She isn’t easy to like, but often times I think the best books have characters who aren’t easy to like, who stumble and fall and pick themselves up: what characters like that stick in your mind? What are you hoping readers see when they meet Stella?

I agree she isn’t easy to like. I describe her as burnt-out. And she’s angry and disruptive. I hope readers see beyond the cranky tired and emotional middle-aged woman to the gutsy independent woman with the moxie to solves crimes! The old crime trope of the hard-bitten, yet honourable detective is there, albeit in modern form, in Stella.

When Good Money begins, Stella is adrift, alienated from those that were once closest to her, especially Phuong Nguyen, but through the book she makes and re-makes connections (some of which might not be good for her) – how do you see this journey of Stella’s?

There is a redemptive element in her journey. She is (still) trying to process her father’s death and what he has meant to her. She has difficulty with relationships and friendships. I think she comes to accept herself and that allows her to reconnect with Phuong and make a connection to the artist Brophy.

Something that stood out to me, was that from the beginning of the book to the end, you expanded Stella’s world and her involvement in the case/s of the novel — I wondered what made you decide to move into a bigger storyline for her, exposing her to people of a different circle entirely to where she normally is?

Well, again, that was an attempt to draw a comparison with the wealth of the mining magnates. But she moves through many worlds, the refugees communities living in the commission flats, the strange and surreal mining town of Laverton WA, and the town of her childhood, the one she left behind and is still trying to move on from. By expanding her world more can be revealed about her life and her motives. We see who Stella is, and how she responds to the other characters.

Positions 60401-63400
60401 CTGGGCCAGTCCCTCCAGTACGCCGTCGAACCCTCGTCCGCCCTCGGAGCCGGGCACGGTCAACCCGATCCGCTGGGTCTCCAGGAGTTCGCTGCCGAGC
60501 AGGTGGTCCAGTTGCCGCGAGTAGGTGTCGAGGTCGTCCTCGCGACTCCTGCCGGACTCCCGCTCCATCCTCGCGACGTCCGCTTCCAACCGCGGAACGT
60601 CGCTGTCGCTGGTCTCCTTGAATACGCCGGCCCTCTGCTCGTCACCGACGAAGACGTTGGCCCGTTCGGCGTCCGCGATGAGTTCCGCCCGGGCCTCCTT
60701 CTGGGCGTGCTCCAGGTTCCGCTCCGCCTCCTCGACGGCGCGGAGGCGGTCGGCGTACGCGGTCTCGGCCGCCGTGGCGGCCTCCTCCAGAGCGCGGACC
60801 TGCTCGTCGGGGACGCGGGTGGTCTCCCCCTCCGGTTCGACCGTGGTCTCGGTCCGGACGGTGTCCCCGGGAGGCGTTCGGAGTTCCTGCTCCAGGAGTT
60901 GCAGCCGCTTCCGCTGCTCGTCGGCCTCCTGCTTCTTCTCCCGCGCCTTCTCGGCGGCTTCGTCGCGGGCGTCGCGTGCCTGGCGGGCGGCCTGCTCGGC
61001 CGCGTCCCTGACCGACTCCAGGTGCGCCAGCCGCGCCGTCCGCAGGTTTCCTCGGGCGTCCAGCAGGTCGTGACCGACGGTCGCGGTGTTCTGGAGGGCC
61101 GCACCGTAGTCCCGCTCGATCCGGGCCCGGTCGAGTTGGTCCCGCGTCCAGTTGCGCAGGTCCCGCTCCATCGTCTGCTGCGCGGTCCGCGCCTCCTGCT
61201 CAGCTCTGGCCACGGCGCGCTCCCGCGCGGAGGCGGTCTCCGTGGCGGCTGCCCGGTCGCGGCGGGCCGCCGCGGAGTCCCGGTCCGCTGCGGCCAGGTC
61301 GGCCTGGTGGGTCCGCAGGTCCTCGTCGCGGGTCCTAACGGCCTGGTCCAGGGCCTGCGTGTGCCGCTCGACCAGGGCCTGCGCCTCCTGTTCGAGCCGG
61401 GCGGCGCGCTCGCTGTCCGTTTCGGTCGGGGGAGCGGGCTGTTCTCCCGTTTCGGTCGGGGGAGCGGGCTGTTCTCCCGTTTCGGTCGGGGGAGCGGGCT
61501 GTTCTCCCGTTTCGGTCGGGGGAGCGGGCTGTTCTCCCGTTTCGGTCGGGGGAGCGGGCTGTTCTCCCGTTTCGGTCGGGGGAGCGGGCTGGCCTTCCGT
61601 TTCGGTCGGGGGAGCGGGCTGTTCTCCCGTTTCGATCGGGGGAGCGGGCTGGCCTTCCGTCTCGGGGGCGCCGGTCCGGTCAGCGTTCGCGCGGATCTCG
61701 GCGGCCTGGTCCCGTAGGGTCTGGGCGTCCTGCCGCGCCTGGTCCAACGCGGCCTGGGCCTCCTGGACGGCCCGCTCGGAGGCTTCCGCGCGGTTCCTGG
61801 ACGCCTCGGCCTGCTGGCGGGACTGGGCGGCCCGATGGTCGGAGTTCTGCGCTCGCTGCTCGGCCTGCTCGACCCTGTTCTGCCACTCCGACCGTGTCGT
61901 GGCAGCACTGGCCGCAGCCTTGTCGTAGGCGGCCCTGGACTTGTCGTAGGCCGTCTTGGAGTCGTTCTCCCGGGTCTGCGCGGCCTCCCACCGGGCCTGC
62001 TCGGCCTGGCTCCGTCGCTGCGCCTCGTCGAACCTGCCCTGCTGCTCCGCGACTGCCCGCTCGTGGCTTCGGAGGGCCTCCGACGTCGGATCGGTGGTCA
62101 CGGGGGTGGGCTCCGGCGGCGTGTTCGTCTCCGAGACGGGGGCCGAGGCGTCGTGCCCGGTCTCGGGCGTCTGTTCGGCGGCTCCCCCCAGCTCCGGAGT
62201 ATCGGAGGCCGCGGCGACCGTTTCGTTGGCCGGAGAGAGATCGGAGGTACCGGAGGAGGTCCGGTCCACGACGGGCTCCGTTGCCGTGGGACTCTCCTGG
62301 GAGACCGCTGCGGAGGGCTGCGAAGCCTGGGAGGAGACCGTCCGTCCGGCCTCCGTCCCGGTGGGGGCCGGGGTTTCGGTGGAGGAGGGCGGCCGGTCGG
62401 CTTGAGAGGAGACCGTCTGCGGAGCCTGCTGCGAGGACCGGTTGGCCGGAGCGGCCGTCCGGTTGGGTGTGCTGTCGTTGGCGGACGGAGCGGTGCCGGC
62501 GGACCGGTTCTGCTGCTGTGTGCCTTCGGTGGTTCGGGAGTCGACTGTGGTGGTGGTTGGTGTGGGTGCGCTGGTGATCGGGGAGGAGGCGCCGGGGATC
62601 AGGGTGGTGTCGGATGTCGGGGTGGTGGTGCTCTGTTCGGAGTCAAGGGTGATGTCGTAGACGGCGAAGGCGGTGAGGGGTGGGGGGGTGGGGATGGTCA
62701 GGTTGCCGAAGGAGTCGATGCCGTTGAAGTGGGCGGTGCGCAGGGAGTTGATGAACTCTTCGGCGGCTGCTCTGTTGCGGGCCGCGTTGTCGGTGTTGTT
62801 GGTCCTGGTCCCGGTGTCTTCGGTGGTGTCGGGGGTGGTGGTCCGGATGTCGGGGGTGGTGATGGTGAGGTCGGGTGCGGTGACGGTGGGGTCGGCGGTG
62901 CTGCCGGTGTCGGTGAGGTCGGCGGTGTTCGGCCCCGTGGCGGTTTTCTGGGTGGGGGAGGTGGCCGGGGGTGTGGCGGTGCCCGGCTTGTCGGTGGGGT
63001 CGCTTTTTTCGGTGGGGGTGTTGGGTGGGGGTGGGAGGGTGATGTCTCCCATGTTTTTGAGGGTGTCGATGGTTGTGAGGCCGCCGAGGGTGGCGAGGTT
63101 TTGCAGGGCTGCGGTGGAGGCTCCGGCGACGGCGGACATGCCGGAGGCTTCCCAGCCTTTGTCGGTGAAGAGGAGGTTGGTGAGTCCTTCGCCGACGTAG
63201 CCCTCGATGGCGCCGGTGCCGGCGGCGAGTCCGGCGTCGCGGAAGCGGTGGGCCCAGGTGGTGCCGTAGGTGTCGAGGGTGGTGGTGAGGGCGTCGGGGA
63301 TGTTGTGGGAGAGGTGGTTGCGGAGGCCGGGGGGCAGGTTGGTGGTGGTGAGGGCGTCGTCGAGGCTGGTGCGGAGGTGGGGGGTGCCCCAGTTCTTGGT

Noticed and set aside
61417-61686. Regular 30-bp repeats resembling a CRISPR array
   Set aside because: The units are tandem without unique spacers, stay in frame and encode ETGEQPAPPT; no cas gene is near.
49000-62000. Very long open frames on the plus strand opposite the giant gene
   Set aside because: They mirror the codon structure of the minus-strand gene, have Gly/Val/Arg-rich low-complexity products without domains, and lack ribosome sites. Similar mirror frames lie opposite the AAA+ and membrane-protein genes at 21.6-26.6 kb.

Good Money has also been praised for showing Melbourne off to readers – tell us about the Melbourne Stella inhabits? What was essential for you to get right to draw readers in?

I have a deep fondness for the western suburbs of Melbourne, despite its many problems and failings. Footscray don’t give a damn. But who knows how long that will last? Gentrification like entropy gets us all in the end. I tried to capture something of the character of the setting but I don’t really know if have drawn readers in. I hope that readers who are not familiar with the area can get a sense of it, and those who are can recognise it.

You’ve studied writing at RMIT – what is the most essential thing you learned from that study about being a writer?

There was a lot going on and I picked up things in classrooms and by osmosis from other students. But I think the most essential thing I gained was the ability to take criticism. I couldn’t bear for anyone to read my work before I went to RMIT, which is a big problem for a writer.

What’s next for you in 2016?

More writing. The sequel is well underway. I think it is due out in 2017 but these things are fluid and subject to change.

Jennifer is currently writing the sequel to Good Money, and I’m so excited at the thought of more Stella! What about you? What do you think of Good Money and Stella?